Song Lyrics Question About Grease

Hi SD,

How many times have I accompanied the show “Grease” on piano? Dozens. And yet, I still have this question. In “Look At Me, I’m Sandra Dee,” the mocking song Rizzo sings about Sandy, she states: “As for you, Troy Donahue, I know what you wanna do, you’ve got your crust, I’m no object of lust, I’m just plain Sandra Dee.”

What does that lyric mean “You’ve got your crust?” I have never heard that word used in that context before. I’ve heard of crusty old men, but I equate that to grizzled and/or grouchy or hardhearted.



I think they were really reaching for a rhyme here, but a quick check of the Internet shows that “crusty” can also mean rude or unfriendly:

I can see where having a crust would be roughly equivalent to being hard-boiled, in the sense of uncouth or not genteel.

I always took the old idiom to mean “nerve” as in “He’s got a lot of crust acting like that.”

That’s another idea, but what about “your”? “You’ve got your crust” seems to mean crust is a physical thing. If it was “You’ve got a crust” it might imply something more akin to “you’ve got a lot of balls.” “Or you’ve got an STD.” I don’t know. Either way, definitely a reach. I am pretty positive none of the Rizzos I ever accompanied knew what the hell they were singing.


Yeah I think that’s it. “As for you, Troy Donahue, I know what you wanna do [but] you’ve got your nerve. I’m no object of lust, I’m just plain Sandra Dee.”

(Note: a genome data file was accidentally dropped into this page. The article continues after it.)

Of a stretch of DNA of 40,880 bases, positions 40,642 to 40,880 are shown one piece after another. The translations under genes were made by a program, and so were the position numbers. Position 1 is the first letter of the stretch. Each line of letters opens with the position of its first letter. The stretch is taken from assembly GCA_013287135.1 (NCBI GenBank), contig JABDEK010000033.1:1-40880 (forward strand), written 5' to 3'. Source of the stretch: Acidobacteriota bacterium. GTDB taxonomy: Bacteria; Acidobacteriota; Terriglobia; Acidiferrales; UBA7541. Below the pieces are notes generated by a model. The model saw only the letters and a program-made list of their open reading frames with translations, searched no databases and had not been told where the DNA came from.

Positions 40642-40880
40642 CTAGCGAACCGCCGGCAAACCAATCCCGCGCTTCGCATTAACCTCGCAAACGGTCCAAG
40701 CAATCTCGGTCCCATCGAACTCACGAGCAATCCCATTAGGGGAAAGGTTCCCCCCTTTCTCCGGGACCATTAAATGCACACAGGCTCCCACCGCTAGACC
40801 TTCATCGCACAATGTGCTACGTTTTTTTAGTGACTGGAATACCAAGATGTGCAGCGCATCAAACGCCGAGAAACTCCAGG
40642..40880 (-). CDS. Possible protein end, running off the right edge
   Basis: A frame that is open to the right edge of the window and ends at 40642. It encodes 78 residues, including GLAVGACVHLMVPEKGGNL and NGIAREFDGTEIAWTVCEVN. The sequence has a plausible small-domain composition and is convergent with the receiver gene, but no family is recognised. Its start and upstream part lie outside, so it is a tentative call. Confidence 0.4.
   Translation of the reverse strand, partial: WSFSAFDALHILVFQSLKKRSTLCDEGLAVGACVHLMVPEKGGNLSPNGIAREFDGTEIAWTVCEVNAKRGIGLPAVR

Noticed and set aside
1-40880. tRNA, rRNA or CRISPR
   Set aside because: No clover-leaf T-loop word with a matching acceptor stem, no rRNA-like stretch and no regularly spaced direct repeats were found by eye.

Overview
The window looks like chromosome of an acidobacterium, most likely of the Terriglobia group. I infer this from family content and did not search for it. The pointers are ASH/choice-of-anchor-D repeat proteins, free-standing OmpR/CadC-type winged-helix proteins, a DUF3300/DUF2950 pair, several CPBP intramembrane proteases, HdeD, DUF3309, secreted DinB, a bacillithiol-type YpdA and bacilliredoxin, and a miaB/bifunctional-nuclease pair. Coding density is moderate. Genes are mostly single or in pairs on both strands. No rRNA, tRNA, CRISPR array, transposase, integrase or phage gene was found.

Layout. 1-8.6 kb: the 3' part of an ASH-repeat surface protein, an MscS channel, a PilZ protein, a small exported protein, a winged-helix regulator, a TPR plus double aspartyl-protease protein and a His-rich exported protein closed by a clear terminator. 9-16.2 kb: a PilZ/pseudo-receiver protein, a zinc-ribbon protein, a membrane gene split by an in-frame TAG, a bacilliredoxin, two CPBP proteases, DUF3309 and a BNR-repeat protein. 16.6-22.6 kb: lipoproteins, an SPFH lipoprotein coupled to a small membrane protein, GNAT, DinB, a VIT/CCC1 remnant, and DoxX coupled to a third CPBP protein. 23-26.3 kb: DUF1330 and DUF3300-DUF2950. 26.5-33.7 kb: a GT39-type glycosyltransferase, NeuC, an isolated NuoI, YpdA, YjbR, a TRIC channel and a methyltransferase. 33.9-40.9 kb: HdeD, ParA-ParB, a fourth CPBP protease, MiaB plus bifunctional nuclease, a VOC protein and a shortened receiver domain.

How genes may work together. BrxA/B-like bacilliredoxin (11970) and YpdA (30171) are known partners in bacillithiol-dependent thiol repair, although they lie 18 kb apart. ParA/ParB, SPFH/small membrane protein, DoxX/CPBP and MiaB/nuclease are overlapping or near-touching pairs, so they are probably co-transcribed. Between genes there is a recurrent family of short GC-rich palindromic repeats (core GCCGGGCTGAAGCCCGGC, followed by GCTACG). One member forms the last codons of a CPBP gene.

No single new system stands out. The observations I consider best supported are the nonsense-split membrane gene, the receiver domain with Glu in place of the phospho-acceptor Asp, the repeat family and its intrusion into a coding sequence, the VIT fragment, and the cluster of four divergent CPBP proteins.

Well, yeah, telling someone they have a lot of nerve generally implies they are rude, uncouth, and not genteel.

I seem to remember my older brother using “crust” in this pejorative sense 50+ years ago, but don’t think I’ve ever heard it since.

I recall hearing the word “crust” used interchangeably with “nerve” back in the 60’s. I believe I saw it used in Superman comic books from the 1950’s, too.

I have no idea where this comes from or why I think it, but I’ve always interpreted it to mean “you’re a wealthy person” or someone who’s entitled to get whatever they want, and she’s saying “… but you can’t have me”. Again, absolutely no idea why.

Probably because “upper crust” is a term used to mean “upper class”.

Thanks Qadgop! Good to know I didn’t pull that completely out of my rear end.

noun: Bold audacity; gall; chutzpa: You’ve got a hell of a crust assuming I’ll go down there (1890s+)

In Robert Heinlein’s juvenile novel, The Star Beast, one character tells another, “You’ve got the crust of a bakery pie.” He’s using this word to mean “nerve”. This book was published in 1954.